Nissan 100NX is First Produced
The 100NX came with two engine options, a 1.6 L and a 2.0 L. The 1.6 liter, made from 1990 to February 1993 had a carburetor fitted which tended to consume excessive fuel as it aged.
From April 1993 onwards, the 100NX was sold with a more efficient fuel injected setup.
1.6 carbureted — 90 bhp (67 kW; 91 PS)
1.6 fuel injected — 105 bhp (78 kW; 106 PS)
2.0 fuel injected — 150 bhp (112 kW; 152 PS)
2.0 fuel injected — 140 bhp (104 kW; 142 PS) North American version
The 1.6 liter fuel injected version achieved 0–60 mph (0–97 km/h) in 10.5 seconds and had a top speed of 121 mph (195 km/h).
The 100NX was mainly sold with a T-bar removable roof in Europe.
The Nissan NX was also sold in the Japanese domestic market as the Nissan NX Coupe. Some models were fitted with T-Tops, whilst others were hardtop. The Japanese domestic NX Coupe's came with either a 1.5 DOHC carburetted engine (GA15(DS)), a 1.6 DOHC EFI engine (GA16(DE)), a 1.8 DOHC EFI engine (SR18(DE)) or the rare 2.0 DOHC EFI engine (SR20DE)of the NX-R (Aus). The model was available in automatic or manual transmission. The 1.5 DOHC models were all fitted with digital speedometers, whilst all other engine versions had the standard analogue gage. All Japanese domestic models were fitted with electric windows, air conditioning, power steering, electric mirrors and central locking which locked the doors automatically at 18 km/h whilst driving.
Forever destined to remain an interesting curio, the Nissan 100NX seems to have become a better used car than it ever was when new. It offers a bit of charm for very little money and there are many doing the rounds quite happily that are approaching 200,000 miles. Find one with half that on the clock and you could look forward to a few years of very inexpensive sunshine coupe driving. Just don't expect white-knuckle thrills.
Now here's one that you may not have considered for quite some time but which is not altogether unappealing. The Nissan 100NX offers something a little different if you're after a budget used coupe and want manageable bills without the 'froufrou' image of something like a Vauxhall Tigra. Tracking one down isn't going to be easy but these cars were built on Nissan Sunny underpinnings and are therefore tough and reliable. It's not the last word in the style stakes, true, but the shape has worn well and your neighbour won't know what on earth it is.
History of the 100 NX
The genesis of the 100NX appeared in 1986 in the shape of the no-nonsense Sunny family hatchback, a range which received a major shot in the arm in 1991 with the introduction of a revised range which featured more modern multi-valve engines and revised styling. Ushered in on the periphery of the Sunny barrage was the 100NX, a neatly-styled little coupe that went head to head with the Mazda MX3 and spawned rivals like the Toyota Paseo, another Oriental underachiever.While European markets got a 130bhp 2.0-litre model, the car sold in the UK was only offered with the less punchy GA16DS 1.6-litre 16v which was good for 90bhp, revised in 1993 to the GA16DE engine designation which managed 102bhp. Bear in mind that at the same time, Nissan was selling the 227bhp Sunny GTi-R hatch.The Californian-designed 100NX sold in small numbers over here, shifting around 5,000 units in the four years it was on sale. Its number was up the moment Vauxhall released the Tigra and Ford announced plans for the Puma.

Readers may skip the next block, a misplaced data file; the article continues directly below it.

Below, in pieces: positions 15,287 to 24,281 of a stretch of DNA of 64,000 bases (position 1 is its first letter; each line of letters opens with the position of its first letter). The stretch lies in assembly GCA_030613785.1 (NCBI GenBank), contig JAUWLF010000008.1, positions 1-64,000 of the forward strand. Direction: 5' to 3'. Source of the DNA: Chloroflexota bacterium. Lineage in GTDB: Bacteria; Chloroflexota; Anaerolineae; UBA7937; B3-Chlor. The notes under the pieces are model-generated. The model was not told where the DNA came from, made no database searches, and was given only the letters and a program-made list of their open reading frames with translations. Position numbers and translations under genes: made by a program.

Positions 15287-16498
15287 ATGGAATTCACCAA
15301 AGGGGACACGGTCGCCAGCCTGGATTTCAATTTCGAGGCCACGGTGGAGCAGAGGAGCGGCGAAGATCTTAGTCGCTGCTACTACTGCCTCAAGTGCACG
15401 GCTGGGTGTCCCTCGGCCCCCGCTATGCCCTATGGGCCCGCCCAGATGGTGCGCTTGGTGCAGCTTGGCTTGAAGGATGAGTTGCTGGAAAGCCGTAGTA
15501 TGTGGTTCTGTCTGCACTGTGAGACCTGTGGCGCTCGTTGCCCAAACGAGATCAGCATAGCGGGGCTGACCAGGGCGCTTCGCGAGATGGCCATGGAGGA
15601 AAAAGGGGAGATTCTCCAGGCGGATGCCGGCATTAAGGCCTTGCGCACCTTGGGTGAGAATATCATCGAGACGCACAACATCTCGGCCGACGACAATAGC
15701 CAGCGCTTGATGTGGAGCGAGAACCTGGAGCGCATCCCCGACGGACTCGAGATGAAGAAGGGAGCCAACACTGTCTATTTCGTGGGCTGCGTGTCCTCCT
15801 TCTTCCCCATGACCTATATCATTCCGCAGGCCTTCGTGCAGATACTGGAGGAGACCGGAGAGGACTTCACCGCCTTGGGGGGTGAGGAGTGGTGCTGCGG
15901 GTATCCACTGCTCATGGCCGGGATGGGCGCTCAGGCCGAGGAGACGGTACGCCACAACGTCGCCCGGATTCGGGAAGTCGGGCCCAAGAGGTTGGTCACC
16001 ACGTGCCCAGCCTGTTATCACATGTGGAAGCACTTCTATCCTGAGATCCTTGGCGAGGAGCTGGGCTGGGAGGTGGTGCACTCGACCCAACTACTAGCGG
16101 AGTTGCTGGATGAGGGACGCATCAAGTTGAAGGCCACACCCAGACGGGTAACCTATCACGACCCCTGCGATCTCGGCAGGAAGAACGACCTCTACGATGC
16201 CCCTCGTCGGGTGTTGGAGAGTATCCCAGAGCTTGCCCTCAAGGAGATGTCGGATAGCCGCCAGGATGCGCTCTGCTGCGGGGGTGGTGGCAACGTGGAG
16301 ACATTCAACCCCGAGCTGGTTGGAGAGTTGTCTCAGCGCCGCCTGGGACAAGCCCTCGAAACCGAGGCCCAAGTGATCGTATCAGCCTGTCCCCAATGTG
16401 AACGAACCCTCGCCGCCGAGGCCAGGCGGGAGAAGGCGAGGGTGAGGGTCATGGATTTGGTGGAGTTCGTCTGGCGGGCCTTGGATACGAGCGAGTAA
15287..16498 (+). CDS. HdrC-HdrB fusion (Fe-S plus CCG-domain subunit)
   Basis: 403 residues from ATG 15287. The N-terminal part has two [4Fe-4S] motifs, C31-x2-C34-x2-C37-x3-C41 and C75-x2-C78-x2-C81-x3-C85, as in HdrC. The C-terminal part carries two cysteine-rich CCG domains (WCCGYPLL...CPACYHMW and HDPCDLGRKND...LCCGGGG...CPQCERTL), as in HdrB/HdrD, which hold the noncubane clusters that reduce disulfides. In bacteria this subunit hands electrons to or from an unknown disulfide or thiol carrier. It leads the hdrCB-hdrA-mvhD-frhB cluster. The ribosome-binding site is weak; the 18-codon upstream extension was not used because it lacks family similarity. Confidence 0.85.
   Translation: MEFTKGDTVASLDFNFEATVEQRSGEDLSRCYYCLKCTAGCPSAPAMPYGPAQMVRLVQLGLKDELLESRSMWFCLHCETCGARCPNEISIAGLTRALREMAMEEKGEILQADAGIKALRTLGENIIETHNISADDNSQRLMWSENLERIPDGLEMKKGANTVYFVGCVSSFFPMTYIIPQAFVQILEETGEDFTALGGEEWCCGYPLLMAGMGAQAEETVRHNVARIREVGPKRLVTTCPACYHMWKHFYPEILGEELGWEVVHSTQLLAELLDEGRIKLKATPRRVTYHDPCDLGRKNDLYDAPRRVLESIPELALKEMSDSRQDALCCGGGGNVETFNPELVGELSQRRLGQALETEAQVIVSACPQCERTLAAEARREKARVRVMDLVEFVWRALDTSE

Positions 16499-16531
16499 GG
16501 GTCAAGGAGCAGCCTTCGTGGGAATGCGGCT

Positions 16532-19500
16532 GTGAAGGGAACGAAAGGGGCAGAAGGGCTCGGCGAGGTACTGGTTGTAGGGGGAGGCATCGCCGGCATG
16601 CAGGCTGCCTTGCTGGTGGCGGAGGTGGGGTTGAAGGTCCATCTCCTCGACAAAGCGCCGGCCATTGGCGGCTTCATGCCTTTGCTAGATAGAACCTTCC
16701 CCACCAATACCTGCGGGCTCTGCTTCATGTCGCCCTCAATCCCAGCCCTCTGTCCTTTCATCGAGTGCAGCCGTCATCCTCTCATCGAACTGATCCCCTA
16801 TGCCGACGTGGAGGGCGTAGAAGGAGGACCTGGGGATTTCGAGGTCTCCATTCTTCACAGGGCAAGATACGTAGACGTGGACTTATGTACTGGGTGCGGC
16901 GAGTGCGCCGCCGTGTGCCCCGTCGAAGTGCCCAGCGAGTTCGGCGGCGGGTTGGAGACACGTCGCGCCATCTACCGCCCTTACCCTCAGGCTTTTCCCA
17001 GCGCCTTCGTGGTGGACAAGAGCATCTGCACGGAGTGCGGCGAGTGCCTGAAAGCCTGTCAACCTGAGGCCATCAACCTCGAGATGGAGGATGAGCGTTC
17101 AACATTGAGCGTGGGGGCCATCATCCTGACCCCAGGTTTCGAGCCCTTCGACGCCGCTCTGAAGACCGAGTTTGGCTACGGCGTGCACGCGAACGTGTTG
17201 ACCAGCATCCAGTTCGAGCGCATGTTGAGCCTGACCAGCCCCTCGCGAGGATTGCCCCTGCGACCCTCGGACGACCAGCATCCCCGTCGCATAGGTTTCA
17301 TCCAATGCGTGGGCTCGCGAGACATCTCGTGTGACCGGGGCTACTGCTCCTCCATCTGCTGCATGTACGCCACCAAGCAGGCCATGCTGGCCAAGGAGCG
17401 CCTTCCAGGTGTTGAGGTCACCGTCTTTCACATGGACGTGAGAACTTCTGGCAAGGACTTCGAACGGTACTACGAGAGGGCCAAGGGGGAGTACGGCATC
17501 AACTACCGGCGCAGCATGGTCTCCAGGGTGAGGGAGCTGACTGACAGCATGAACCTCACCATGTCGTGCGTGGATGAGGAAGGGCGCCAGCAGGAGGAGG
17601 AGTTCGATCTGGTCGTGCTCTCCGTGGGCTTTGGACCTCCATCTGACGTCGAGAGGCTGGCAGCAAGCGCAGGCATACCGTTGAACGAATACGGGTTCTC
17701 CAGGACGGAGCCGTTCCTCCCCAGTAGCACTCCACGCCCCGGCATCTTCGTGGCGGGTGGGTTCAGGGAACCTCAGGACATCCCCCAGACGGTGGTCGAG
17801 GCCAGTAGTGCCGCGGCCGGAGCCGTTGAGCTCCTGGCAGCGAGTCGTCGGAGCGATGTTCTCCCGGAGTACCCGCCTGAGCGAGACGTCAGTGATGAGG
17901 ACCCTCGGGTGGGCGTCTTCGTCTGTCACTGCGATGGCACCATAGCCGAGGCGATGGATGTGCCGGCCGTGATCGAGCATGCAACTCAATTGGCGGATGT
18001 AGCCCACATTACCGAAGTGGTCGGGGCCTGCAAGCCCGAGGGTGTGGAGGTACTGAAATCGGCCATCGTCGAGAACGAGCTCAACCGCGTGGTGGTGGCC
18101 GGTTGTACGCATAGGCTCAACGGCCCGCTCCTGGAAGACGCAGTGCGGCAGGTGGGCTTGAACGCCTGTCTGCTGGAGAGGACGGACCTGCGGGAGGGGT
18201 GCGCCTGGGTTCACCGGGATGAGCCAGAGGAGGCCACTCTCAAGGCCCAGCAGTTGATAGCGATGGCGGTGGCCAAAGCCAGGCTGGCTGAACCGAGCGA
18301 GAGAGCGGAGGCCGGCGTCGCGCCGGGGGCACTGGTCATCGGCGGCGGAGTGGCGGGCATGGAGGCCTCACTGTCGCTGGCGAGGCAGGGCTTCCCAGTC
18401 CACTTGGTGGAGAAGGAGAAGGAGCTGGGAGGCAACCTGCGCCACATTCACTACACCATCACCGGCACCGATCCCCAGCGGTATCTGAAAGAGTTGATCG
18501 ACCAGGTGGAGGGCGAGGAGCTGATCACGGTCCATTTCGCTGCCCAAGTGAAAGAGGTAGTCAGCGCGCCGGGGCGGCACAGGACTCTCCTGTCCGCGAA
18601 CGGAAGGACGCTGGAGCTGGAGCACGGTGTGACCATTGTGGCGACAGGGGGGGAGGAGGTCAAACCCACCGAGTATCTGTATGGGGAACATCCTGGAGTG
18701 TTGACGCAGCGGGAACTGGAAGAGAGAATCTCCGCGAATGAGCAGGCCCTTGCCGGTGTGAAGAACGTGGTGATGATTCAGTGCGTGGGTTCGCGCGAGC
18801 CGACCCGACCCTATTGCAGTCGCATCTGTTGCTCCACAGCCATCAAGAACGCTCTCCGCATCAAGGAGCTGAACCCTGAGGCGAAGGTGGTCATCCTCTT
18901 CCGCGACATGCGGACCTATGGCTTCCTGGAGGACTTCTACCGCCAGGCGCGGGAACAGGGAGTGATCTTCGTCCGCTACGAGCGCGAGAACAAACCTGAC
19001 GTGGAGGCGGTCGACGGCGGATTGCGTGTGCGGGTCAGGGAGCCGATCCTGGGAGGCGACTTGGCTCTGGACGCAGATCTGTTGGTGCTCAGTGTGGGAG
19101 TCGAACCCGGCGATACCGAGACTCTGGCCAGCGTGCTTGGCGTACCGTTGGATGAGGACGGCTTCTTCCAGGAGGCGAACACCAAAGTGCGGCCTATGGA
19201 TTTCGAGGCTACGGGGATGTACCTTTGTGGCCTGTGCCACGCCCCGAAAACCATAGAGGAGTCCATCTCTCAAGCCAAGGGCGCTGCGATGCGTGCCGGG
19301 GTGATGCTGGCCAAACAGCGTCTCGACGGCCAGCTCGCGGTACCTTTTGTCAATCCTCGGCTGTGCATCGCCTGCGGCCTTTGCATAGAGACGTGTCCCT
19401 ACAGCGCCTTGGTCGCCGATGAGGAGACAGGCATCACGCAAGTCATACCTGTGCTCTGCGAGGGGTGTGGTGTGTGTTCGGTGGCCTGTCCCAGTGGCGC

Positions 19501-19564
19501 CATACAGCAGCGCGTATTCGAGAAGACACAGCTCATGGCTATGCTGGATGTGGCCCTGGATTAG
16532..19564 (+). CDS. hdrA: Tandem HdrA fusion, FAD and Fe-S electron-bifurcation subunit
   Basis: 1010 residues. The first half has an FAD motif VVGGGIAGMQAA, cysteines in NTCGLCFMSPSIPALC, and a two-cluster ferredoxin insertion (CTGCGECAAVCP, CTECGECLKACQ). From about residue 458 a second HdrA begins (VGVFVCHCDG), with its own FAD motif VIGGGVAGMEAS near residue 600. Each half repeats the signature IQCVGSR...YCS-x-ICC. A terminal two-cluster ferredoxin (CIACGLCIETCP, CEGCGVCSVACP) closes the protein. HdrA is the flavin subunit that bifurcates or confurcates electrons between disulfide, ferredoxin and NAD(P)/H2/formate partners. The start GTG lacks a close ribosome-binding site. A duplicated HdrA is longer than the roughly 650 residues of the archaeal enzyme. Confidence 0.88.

Nissan 100 NX Road Test
The 100NX isn't a particularly exciting car to drive. Its modest power output gets it to 60mph in 10.5 seconds and on to a top speed of 115mph. The upside of this is that fuel consumption averages hover around 31mpg, so running it isn't going to be expensive and this, coupled with the relatively cheap insurance and lift off roof, makes it a desirable choice for penniless youngsters, safety caveats notwithstanding.
Buying a Nissan 100 NX
Look out for worn driveshaft joints on early 100NX models. You should also check for heavy front tyre wear, oil leaks and signs of engine coolant loss, which could indicate cracking or warping of the cylinder head. The interior trim isn't particularly durable and you need to check for rust around the wheelarches and the bottom of the rear tailgate.
Based on the Nissan B platform, the sporty 100 NX model was launched as a replacement for the Sentra and Pulsar models. Dubbed as the NX 16000/2000 in the US, the Nissan came with a choice of two gasoline power plants ranging in displacement from 1597 cc to 1998 cc. The 1.6 Liter units developed a power output of 90 hp and 102 respectively while the 2.0 fuel injected GTi boasted some 40 extra hp. First models were equipped with a carburetor which was later dropped due to increased fuel consumption issues and replaced with a fuel injection system. Although not particularly powerful, the 100 NX is widely regarded as having been one of the best handling cars at the time.